Go to the Globe and Mail homepage

Jump to main navigationJump to main content

Toronto Blue Jays' Jose Bautista, Emilio Bonifacio and Colby Rasmus celebrate

Toronto Blue Jays' Jose Bautista, Emilio Bonifacio and Colby Rasmus celebrate

Bats starting to show some life as Blue Jays begin to right the ship Add to ...

This is what the Toronto Blue Jays had more in mind when the 2013 Major League Baseball season got underway.

It has just taken them about six weeks or so to get there.

The hitting is starting to appear with more regularity, the defensive miscues are being kept to a minimum, and R.A. Dickey is finally showing the poise and confidence that led to his being the best pitcher in the National League last season with the New York Mets.

More Related to this Story

“We’ve been playing better baseball,” said Dickey, the knuckleballer who paced the Blue Jays to a 10-6 mauling of the San Francisco Giants at Rogers Centre on Tuesday night.  “I mean outside of a couple plays tonight I felt like we were a pretty good baseball team. We pitched well, we played pretty good defence, we hit with runners in scoring position, we got a lot of big two out hits. We did a lot of good things tonight.

“And that’s what we’re seeing more and more of over the course of the last , probably, week and a half to two weeks. And I certainly think it can be a jumping off point for us. We’ve tried to take the mentality of just win today, don’t try to get eight games back in one night. And that’s what we’re going to try to stick with going forward.”

The Blue Jays still have a ton of work to do, make no mistake.

Although they’ve extended their modest winning streak to three games to equal their season high with the victory over the defending World Series champion, the 16-24 Blue Jays still remain mired in last place in the American League East, 9.5 games back of the New York Yankees.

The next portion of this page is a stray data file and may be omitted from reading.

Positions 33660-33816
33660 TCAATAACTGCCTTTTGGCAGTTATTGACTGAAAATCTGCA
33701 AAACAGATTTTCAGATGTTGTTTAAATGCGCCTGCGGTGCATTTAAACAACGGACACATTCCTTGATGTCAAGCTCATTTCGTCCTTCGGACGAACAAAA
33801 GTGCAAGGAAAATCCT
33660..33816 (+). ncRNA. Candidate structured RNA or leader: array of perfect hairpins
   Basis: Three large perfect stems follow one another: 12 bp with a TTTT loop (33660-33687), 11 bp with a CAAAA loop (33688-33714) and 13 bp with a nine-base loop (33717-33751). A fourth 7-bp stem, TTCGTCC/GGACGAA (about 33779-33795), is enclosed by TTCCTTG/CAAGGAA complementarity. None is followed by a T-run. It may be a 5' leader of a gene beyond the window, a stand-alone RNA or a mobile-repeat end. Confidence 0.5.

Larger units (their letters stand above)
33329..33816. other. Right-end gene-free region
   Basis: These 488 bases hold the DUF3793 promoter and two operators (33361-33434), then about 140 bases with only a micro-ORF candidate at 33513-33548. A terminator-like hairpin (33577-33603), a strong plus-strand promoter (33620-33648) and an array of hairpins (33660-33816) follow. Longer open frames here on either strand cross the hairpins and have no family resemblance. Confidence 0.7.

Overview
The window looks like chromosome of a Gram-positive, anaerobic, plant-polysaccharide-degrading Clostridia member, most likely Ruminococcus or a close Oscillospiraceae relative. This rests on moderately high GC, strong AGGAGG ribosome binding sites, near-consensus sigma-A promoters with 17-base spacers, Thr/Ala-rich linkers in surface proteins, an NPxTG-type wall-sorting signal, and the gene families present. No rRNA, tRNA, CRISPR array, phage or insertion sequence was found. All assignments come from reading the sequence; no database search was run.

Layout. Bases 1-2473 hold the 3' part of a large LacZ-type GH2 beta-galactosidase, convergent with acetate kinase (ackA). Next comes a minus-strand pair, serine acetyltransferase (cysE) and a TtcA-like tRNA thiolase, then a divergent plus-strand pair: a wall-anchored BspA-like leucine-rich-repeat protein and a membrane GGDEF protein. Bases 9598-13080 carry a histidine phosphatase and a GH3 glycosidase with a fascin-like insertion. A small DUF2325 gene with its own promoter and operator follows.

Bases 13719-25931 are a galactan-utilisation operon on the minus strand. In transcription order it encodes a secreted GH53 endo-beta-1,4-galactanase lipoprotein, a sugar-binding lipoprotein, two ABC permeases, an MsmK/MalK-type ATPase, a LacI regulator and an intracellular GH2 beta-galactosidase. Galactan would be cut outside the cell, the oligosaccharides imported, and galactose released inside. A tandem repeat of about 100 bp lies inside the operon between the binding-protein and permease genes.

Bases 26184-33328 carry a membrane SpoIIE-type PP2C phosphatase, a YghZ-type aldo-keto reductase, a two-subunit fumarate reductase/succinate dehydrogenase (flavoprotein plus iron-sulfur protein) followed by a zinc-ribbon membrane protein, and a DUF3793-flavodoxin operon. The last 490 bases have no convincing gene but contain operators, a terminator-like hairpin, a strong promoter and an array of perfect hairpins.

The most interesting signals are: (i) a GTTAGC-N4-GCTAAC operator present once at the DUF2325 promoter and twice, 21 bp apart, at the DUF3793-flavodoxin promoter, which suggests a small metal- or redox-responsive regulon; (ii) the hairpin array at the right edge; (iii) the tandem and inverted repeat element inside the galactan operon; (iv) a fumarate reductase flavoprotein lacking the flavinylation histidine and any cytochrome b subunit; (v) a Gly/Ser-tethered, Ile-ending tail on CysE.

And nobody in the division, apart from the Boston Red Sox, who have lost eight of their last 10 games, appear ready to go on any sort of a prolonged slump that would make life just a bit easier on the Toronto side.

For the Blue Jays, who entered the game near the bottom of the barrel in most offensive statistical categories, their bats are finally starting to show some life.

The Blue Jays rapped out a season-high 18 hits against the Giants and have now totaled 38 hits over the course of the three game win streak where Toronto has hit a collective .349 and averaged 8.3 runs per game.

“We’ve got some guys who can hit, that’s for sure,” Toronto manager John Gibbons said. “We’ve been kind of waiting for that. I’ve think I’ve said over and over, we haven’t had many games in a row where we’ve been kind of breaking loose like that. It’s in there and we’re starting to see it.”

Tuesday’s hitting barrage was led by Melky Cabrera, who went 4-or-5 in the game. The outfielder has now hit safely in nine of his last 11 contests, raising his batting average to a team-high .278 in the process.

Third baseman Brett Lawrie went 3-for-5 with two doubles, his three hits marking a season best.

Before the game, Cabrera received his World Series ring from Giants manager Bruce Bochy. Cabrera played for the Giants for the first half of last season before getting suspended for 50 games after testing positive for the use of performance enhancing drugs.

The Dominican native did not play for the Giants again after that and he joined the Blue Jays in the off-season as a free agent.

“He got a chance to talk to Bochy before the game when he gave him the ring,” Cabrera said, his words being translated by third base coach Luis Rivera. “He said he told him that he knew he contributed for that team to win and was a big part of that team making it to the World Series. People make mistakes, just continue to play and move on.”

As for Dickey, it was a solid outing where he struck out a season-high 10 batters and limited the Giants to just two runs off six hits over six innings of work. He is now 3-5 on the season.

Dickey’s knuckleball was very active, especially early in the game, but he was able to keep his walks (2) to a minimum. A six-run Toronto outburst in the first inning meant he was able to throw more fastballs than usual to Henry Blanco, who has become his personal catcher.

“For the most part, the way that I work and the way that I’ve always worked ...is I call my own game from the mound,” Dickey said. “Before I get the ball back he [Blanco] knows what to put down. And of course I can’t tell you how I do that. But in that vein, I feel like the more knuckleballs I throw usually the better it gets.

“I threw a lot of fastballs, I play to the scoreboard. That’s one of the things Charlie Hough taught me. He said play the scoreboard, if you’ve got a big lead don’t stay out there and throw ball one, ball two with your knuckleball if it’s not working, go ahead and get a hit. And so I threw a few more tonight.”

Follow us on Twitter: @Globe_Sports

In the know

Most popular video »

Highlights

More from The Globe and Mail

Most Popular Stories